The ingredients were pretty close to the ones I used in the Bailey’s cheesecake, along with the methodology itself. After beating the cream cheese and sugar together, it was just a matter of adding the other ingredients one at a time and whisking between them. The part where the recipe talks about using half the melted chocolate in the cheesecake and saving the other half for the sauce was quite interesting. However, it is very, very important you pick the right type of chocolate to do it though. I went with an 85% cocoa bar and the “chocolate sauce” was very distasteful. Fortunately, I had a plan for that, which I’ll cover in a bit:

The various cheesecake ingredients being swirled together.

The various cheesecake ingredients being swirled together.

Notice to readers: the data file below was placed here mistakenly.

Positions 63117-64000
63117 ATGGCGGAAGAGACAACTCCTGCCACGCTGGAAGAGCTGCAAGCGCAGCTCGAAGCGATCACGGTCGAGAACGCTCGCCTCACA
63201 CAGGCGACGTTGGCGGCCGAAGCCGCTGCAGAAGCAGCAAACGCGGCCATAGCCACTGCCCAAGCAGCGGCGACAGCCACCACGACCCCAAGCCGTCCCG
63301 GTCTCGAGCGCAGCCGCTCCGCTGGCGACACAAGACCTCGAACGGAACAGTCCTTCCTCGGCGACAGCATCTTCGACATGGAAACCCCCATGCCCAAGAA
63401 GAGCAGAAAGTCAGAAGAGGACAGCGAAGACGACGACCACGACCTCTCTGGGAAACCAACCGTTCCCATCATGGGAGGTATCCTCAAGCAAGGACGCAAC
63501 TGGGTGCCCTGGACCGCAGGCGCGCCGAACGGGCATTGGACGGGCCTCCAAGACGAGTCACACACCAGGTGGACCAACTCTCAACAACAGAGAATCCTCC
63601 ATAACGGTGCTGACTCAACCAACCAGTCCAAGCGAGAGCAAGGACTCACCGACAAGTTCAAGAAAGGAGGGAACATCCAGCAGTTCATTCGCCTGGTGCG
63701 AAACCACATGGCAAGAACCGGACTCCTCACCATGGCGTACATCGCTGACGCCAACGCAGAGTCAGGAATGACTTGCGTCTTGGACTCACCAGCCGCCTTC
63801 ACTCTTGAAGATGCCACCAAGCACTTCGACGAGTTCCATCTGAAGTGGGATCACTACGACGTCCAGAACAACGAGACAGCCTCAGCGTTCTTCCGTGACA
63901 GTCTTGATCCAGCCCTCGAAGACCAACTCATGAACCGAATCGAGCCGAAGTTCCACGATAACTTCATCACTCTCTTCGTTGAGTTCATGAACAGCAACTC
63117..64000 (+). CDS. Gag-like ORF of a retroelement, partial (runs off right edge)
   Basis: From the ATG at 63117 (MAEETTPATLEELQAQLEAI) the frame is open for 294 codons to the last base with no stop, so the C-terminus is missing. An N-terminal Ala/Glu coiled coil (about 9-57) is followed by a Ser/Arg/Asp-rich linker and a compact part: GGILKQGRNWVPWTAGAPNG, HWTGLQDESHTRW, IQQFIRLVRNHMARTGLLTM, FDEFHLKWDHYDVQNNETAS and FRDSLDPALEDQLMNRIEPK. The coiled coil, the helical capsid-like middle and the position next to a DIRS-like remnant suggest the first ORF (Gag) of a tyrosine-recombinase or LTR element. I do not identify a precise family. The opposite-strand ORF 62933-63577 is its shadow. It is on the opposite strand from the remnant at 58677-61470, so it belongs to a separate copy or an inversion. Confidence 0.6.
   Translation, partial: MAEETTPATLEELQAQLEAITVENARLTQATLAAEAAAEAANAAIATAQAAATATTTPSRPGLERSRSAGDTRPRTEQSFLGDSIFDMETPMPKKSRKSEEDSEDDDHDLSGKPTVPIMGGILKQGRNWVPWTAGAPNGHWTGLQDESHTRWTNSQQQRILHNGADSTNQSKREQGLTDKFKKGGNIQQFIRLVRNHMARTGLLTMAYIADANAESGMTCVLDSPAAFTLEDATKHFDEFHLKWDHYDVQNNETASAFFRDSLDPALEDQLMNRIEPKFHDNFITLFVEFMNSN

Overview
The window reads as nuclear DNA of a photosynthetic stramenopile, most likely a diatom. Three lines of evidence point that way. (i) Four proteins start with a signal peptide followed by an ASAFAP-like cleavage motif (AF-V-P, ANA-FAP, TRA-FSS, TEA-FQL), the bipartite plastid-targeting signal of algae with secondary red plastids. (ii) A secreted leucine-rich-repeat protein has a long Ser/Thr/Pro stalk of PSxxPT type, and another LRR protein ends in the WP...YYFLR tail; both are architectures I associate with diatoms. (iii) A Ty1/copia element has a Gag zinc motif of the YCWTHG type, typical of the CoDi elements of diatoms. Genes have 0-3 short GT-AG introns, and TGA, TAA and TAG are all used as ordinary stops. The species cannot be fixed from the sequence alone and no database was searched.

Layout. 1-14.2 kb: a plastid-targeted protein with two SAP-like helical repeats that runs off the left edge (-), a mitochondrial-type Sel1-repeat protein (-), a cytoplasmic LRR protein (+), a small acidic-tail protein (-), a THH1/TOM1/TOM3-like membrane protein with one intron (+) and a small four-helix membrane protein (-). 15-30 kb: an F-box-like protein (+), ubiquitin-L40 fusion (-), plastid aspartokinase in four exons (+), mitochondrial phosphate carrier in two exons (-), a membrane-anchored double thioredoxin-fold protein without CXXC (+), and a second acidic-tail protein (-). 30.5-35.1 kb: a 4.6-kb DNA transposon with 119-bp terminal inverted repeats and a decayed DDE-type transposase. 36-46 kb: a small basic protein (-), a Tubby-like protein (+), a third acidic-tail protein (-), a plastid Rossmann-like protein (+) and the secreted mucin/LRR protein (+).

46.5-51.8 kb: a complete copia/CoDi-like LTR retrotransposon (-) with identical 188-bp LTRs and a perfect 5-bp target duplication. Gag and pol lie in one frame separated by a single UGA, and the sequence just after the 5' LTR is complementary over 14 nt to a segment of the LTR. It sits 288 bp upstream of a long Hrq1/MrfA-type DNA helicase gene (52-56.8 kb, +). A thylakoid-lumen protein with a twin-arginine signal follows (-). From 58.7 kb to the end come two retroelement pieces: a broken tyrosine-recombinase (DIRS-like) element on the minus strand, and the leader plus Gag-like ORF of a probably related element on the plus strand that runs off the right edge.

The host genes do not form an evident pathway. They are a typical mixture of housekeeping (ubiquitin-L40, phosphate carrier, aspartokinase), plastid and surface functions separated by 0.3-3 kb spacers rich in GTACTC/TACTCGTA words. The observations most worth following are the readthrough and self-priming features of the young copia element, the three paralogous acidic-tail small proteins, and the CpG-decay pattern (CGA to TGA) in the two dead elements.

Not pictured – the part where I realised I’d forgotten the sour cream and had to run to the shop to get some. >.>

After following the baking instructions, the cheesecake seemed rather underdone, which was confirmed with the skewer test. (Pro tip – if you’re going to try any of the cakes or cheesecakes on here, get yourself a skewer. It makes all the difference between a good cake and a bad one). I put it back in the oven for another 10 mins at 220*C, which really helped to firm up the middle, although the top got a little singed as well. It was at this point that I made a fatal mistake. After you take a cheesecake out of the oven, RUN YOUR KNIFE AROUND THE EDGE OF IT. The reason being, as the cheesecake cools, it shrinks. If it’s still firmly gripping the sides, then you end up with a little cheesecake Grand Canyon running through your masterpiece. I was lucky in that it was only a tiny split but it could have been much worse.